the curse OR why run a race
This year I made a commitment to myself, a challenge rather, to run a race every month. 12 races this year. And to run at least one 10K, if not more.
It’s a big challenge, and one I’m gladly accepting (having run 3 of them so far, one when it was raining and cold, one when I was sick and one while it was REALLY cold and snowing.)
So far I’m registered for 2 10Ks, an 8K, a 4 miler and a bunch of 5Ks.
Some of you might wonder what makes race day so different than any other day. I mean, I run 4 or 5 miles every other day, so why should 3.1 miles (a 5K) be any different? ((And my goal is to get to 8 miles, as my long run, so why would 6.2 miles (a 10K) be any different?))
I wonder that too. I wonder how it is that I’m often totally exhausted even 24 hours after crossing the finish line, but on a normal run day I’m often out the next day circuit training, swimming or vinyasa-ing.
I think it’s because, when I’m racing, I’m really pushing myself. My best times have been during races. My biggest achievements (running the whole thing, running up all the hills, beating the old man I started with) have happened during races. For some reason, being in a race helps me push myself beyond my comfort zone. I want to win. Even though I know I won’t, not even in my category (women, 35-44).
((For the record, there is a woman who also runs almost all the same races as me, and she’s 42, and she always wins with amazing times. I hope when I’m 42 I’m half as fast as she is. I would like to meet her, but unfortunately, I never know her bib number until after the race. And I’m certain that she starts way at the front with all the fast people. I’m always blissfully in the back with the dogs and strollers. For now.))
But I race against myself. Remember when I said that? The last time I wrote a blog post… which was almost a year ago? You only compete against yourself. Just like in life.
And with one exception, I’ve beat myself every. single. time.
Knowing that I’ve got a race coming up forces me to lace up my shoes and go for the run, get to the gym, head to the pool or do those extra vinyasas.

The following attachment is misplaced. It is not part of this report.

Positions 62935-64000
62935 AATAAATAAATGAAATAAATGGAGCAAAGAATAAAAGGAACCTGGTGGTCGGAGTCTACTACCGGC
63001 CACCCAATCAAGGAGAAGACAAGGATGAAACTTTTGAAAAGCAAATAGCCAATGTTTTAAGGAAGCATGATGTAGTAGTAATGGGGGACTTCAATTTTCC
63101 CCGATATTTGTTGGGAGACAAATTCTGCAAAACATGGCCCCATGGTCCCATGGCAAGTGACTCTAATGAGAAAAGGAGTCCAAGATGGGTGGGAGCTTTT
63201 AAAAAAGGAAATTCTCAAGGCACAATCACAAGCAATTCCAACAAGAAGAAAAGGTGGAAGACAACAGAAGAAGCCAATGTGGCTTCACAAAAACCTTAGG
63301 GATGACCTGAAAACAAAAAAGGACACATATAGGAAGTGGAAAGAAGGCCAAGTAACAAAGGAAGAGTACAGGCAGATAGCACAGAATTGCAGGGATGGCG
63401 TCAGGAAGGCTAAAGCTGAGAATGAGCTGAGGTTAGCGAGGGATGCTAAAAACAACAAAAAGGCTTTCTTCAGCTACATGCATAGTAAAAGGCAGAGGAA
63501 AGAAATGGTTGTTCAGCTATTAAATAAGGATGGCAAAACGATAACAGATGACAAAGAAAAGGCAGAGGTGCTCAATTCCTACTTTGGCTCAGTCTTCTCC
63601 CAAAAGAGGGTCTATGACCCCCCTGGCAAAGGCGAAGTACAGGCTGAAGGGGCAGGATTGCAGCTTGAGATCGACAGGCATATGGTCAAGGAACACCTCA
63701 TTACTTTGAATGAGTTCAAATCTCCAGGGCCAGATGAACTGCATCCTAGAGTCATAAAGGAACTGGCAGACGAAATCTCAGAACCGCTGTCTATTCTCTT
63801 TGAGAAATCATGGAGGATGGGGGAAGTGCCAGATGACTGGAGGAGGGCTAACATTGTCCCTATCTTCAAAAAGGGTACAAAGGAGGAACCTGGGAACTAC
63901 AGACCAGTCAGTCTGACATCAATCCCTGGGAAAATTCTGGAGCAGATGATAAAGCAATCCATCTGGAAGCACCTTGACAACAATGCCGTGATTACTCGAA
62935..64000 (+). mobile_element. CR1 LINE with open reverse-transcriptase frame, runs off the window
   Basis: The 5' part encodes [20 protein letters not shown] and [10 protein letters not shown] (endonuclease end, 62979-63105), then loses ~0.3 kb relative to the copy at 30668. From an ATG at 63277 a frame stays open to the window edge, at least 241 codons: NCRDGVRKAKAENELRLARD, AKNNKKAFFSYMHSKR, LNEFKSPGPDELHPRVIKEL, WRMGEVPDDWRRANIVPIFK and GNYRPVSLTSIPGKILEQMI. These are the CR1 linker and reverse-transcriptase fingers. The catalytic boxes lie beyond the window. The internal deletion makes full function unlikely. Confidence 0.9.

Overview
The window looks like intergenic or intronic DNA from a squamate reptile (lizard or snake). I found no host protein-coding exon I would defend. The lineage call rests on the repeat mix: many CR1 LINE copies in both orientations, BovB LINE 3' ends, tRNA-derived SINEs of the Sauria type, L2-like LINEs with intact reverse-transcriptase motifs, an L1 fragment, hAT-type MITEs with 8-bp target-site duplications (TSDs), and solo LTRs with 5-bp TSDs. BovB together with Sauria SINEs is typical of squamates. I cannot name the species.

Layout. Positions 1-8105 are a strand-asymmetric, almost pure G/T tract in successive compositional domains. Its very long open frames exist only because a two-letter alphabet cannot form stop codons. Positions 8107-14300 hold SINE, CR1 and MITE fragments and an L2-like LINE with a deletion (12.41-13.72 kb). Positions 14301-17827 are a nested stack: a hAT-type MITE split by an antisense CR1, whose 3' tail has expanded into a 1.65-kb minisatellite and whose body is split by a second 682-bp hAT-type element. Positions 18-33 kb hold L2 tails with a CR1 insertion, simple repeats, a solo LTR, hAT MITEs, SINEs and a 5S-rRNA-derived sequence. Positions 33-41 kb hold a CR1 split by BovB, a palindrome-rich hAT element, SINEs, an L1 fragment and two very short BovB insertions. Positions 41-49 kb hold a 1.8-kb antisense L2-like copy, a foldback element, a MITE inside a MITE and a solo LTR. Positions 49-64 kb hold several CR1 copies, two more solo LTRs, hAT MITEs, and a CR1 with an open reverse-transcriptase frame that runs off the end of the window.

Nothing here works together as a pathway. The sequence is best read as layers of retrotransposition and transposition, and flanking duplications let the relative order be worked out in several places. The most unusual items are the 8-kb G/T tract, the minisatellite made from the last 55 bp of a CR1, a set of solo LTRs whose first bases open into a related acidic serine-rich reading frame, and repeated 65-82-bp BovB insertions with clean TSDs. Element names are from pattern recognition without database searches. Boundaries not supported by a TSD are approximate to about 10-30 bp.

I think this is why: there is still a fear in me that I’ll end up embarrassing myself at the race. I’ll be last. I’ll run out of gas. I won’t be fast enough.
I know these things won’t happen. I know I’ll finish, and I won’t be last ((there are always folks walking. I’m at least a little faster than that.))
But there will always be inside me a 15-year-old girl who was ALWAYS last. A chunky spunky teen who laughed at herself as others were laughing at her for not being able to finish running a mile in gym class. The girl who was always picked last for just about anything physical. I was fat, and fat was such a curse then. And, really, it still is. We’ve come a long way with body acceptance in our culture, but I’m certain there is still a girl in gym class, right now, being picked last for something, because her classmates don’t want a slow fatty on their team. There’s an overweight pimply guy somewhere, trying to run the mile, but struggling and trying not to cry while the kids snicker behind his back.
Most of the time we are really trying. At that age puberty hits us like a ton of bricks, and our bodies go all weird and we gain weight. Or we lose it. And we get emotional. And we don’t know how to deal with that emotional crap. So maybe we eat too many cookies or ice cream or chips, because we feel good when we eat, at least temporarily. Or we find solace in TV, movies, video games, YouTube, books, or knitting and crafting. And we don’t have anyone to tell us, “Hey, go outside and go for a walk. You’ll fell better.”
Or maybe, no matter what we do, our bodies still backfire. And our hormones go crazy. And we get frustrated that we can’t get to a comfortable body size. So we give up. And give in. And find solace in ice cream or XBox or a skein.
My fellow former fat teen comrades will most likely agree that we carry that fear with us our whole lives. That fear of humiliation. Of being laughed at. Of being rejected for something we don’t have much control over.
No matter what I do, no matter how skinny I get, I’ll always carry that deep fear, of essentially, rejection.
Maybe that’s why I run. To run away from that fear.
When will I realize that I’m only running from myself?
Hopefully not until I get to 8 miles away. Even though I’m running away from myself, it’s really getting me places.
((I’m always going to be scared of the humiliation of pooping my pants in public. I don’t think anyone is strong enough for that. That’s why you should NEVER laugh at someone who poops their pants in public. NEVER.))